shells at the Depot, but the reality was more intriguing.
According to local residents, part of the problem with RNAD Dalbeattie may have been that it had brought in a lot of
ammunition and mines by barge to Palnackie tidal basin and then transported this sometimes elderly ammunition through the
town by lorry. This is surprising, bearing in mind the safe and reliable service offered by the railway. One theory was
that the Royal Navy had realised to its horror that a single accident in Palnackie or Dalbeattie could end in an explosion
that could kill hundreds of people. Another, more prosaic explanation, was economic; by the late 1950s the mines and other
ammunition needed to be disposed of, although there is a persistent rumour that increases in port fees at Palnackie may have
been the last straw. According to Mr. Ferguson, much of the explosive stored at Dalbeattie ended its life by being dumped
in the Beaufort Deep between the Mull of Galloway and Northern Ireland. Mr. Taylor and Mr. Ferguson understand that the
contractor removing the explosives had been expected to dump it in the North Atlantic, but did not properly fulfil his
contract. The writer suspects that the main delivery and removal of most of the explosives was by rail, the old 'Paddy Line'
serving as the main freight link to Cairnryan and Stranraer.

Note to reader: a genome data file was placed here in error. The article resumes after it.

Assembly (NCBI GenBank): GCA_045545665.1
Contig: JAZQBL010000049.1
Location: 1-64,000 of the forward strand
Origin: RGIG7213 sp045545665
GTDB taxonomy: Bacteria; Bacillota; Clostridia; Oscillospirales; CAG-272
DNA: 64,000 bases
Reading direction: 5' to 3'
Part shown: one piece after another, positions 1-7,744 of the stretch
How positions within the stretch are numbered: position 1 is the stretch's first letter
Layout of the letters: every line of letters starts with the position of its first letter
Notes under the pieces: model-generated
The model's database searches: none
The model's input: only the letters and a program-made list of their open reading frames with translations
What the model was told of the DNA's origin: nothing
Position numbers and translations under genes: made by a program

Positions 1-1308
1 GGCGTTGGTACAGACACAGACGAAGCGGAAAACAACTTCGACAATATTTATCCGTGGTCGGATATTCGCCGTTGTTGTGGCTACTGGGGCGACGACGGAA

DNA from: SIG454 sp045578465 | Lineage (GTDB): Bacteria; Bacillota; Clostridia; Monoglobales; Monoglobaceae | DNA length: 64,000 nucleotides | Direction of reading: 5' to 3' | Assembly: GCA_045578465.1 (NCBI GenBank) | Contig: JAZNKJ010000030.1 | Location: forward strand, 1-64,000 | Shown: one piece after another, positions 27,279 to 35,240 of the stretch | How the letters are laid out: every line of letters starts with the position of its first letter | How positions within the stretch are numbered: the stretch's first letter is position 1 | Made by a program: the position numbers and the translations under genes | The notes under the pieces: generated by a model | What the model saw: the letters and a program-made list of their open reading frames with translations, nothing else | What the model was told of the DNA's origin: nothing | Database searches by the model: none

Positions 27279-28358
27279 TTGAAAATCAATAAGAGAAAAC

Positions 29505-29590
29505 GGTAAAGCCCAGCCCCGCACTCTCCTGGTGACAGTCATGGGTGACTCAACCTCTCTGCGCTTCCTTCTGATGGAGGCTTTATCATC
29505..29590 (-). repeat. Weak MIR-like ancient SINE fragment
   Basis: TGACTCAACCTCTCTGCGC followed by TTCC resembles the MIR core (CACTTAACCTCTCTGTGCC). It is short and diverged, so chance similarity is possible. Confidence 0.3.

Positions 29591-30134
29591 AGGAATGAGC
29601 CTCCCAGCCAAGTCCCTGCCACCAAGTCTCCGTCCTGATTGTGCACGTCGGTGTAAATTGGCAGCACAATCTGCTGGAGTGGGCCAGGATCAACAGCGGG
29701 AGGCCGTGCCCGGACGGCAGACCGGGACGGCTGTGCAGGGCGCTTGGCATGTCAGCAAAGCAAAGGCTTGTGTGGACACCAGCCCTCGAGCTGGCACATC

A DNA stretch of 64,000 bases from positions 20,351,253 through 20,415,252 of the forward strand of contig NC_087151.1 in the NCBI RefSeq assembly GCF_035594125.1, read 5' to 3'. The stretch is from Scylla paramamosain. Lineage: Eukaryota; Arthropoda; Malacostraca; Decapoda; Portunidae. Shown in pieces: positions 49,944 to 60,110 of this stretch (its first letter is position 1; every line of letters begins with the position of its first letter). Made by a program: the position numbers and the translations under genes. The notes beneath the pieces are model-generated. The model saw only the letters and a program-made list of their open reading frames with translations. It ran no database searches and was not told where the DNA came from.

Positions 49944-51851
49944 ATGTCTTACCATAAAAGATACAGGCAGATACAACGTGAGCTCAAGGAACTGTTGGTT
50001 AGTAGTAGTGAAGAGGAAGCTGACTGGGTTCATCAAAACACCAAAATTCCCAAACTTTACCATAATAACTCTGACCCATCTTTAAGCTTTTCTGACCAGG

Stelrad Radiator Factory and Edingham Industrial Estate :
Following the closure of RNAD Dalbeattie, the land had to be disposed of, former owners having the option of buying it.
The whole site was eventually obtained by Matthew Taylor, father of the present farmer, although key parts of Unit 1 were
briefly in the hands of Barclosh before re-sale to Stelrad's. That land and the rest of the site were gradually added to
Edingham Farm, which used the land for grazing. Many of the structures in Unit 2 and some in Unit 1 were either bulldozed
or - in a few, dramatic cases - demolished by Army explosives engineers as demolitions-practice.
Most of the remaining structures were scheduled as a Historic Monument by Historic Scotland - one of the strangest
made by that organisation. The Ministry of Supply (later, the Department of the Environment) retained ten acres for
development into a Trading Estate for industrial regeneration; their one major success, Stelrad (finally, Caradon Stelrad)
closed in mid-1999, due to market recession and over-specialisation, with the loss of 250 jobs.
Stelrad produced its own contributions to industrial archaeology, for much of the old Unit 2 canteen and adjacent buildings
was incorporated into the works. The factory used acetylene for welding, this produced by the reaction of calcium carbide with
water. The lime waste from the reaction was taken up to the Unit 1 station railyard and nearby marshland and dumped.
The Edingham Industrial Estate only filled its buildings to capacity in 2005. The old Stelrad works were in 2006 being used
for storage by Milk Link. Further development of the Industrial Estate is expected, retaining at least some employment in the
town of Dalbeattie. As to the Ministry of Supply, Dalbeattie Factory, this website and the associated research are just the
latest chapter. The information provided by site visitors may help to further develop this history.
The remains of the munitions works are slowly decaying, but some parts - the nitration units, pillboxes and magazines
- will remain standing for generations. This website is an attempt to keep a record for future research.